Injuries hampered Dembele’s first season in Spain, but even when he did make it on the pitch he looked short of confidence, sometimes even short of ability. Some doubted whether he would truly ever be good enough for Barcelona, even at such a young age.

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A full pre-season and a run of games saw Dembele hit the ground running at the start of the season, but familiar doubts have started to rise to the surface once again. The Frenchman has made headlines in Spain over the past week, with it being reported that Barcelona are growing increasingly concerned at what they view to be a lack fo discipline from their player.

Some of this criticism has been grossly unfair on Dembele, who has shown himself to be a valuable member of Ernesto Valverde’s team a number of times over the past few months. He has scored important goals and has started to forge relationships with the likes of Lionel Messi and Luis Suarez.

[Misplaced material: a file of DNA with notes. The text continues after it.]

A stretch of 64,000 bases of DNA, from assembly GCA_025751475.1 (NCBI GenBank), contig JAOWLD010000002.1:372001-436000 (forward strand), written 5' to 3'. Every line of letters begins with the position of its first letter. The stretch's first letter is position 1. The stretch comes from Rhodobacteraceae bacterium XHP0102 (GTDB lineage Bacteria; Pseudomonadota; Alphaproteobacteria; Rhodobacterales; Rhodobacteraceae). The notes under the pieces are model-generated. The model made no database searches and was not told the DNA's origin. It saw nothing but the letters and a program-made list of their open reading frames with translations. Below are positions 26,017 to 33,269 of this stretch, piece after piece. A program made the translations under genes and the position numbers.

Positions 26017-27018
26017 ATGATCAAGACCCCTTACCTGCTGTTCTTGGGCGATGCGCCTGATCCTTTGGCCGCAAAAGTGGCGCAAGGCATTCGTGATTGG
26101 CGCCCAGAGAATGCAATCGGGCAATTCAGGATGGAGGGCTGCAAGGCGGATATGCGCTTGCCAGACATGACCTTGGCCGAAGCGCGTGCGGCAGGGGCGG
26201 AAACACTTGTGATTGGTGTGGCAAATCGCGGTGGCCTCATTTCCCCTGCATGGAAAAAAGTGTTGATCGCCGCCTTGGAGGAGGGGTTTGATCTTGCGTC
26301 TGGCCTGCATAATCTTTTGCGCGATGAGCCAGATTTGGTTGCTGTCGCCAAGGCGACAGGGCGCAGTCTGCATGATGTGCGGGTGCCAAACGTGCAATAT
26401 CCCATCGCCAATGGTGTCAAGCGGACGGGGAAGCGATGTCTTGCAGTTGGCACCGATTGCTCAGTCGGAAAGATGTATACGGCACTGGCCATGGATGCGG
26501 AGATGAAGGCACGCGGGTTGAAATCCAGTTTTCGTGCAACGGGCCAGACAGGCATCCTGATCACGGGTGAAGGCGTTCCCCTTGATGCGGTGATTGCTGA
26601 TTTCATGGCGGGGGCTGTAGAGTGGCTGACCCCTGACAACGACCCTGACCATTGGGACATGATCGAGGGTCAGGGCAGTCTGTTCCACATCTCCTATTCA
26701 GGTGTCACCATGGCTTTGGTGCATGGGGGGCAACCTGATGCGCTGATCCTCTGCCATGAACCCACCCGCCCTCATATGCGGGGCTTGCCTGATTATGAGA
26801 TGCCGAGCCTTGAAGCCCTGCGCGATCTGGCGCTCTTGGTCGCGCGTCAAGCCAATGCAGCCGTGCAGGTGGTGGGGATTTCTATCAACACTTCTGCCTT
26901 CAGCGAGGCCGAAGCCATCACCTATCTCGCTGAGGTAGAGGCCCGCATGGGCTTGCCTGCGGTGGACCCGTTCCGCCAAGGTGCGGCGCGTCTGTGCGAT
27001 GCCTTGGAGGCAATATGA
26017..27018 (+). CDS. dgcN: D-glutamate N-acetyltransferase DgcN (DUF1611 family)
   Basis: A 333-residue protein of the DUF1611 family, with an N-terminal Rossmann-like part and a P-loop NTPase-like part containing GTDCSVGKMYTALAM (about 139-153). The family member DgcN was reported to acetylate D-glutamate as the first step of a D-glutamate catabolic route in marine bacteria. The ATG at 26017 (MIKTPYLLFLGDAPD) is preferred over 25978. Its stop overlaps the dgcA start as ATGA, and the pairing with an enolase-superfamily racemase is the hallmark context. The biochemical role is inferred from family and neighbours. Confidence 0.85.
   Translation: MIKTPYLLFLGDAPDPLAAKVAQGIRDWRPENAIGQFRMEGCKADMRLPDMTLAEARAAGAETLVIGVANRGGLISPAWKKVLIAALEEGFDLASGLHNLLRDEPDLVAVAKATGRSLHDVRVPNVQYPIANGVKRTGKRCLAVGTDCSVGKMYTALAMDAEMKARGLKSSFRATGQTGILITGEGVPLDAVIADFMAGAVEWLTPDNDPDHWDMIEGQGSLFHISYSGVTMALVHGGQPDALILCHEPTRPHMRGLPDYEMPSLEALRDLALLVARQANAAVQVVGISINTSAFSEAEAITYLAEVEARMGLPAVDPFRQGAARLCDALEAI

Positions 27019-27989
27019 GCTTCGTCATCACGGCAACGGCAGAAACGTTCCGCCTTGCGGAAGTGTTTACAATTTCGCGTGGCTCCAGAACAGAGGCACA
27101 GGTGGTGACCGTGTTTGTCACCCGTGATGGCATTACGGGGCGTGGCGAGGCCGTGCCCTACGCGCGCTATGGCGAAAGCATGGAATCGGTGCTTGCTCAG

Nonetheless, there are rumours that Dembele could soon leave Camp Nou, with Arsenal reported to be leading the chase for the French winger. So would Dembele be a good fit for the Gunners? Or would Unai Emery suffer many of the same problems in trying to fit him into his team that Valverde has over the past season-and-a-half?

If Arsenal can get Dembele for a cut price deal, around £60 million as has been mooted, then they would be foolish not to make a move. At just 21 years old, the former Borussia Dortmund winger is still growing as a player, and as a person. It would be a pretty solid investment in the future, even if Dembele currently suffers from dips in form. It’s the same for most young players.

What’s more, Emery’s system and approach would suit Dembele better than Valverde’s presently does. Arsenal have taken to playing with speed and directness in the final third under their new Spanish manager this season. This has seen Pierre-Emerick Aubameyang and Alexandre Lacazette find their groove.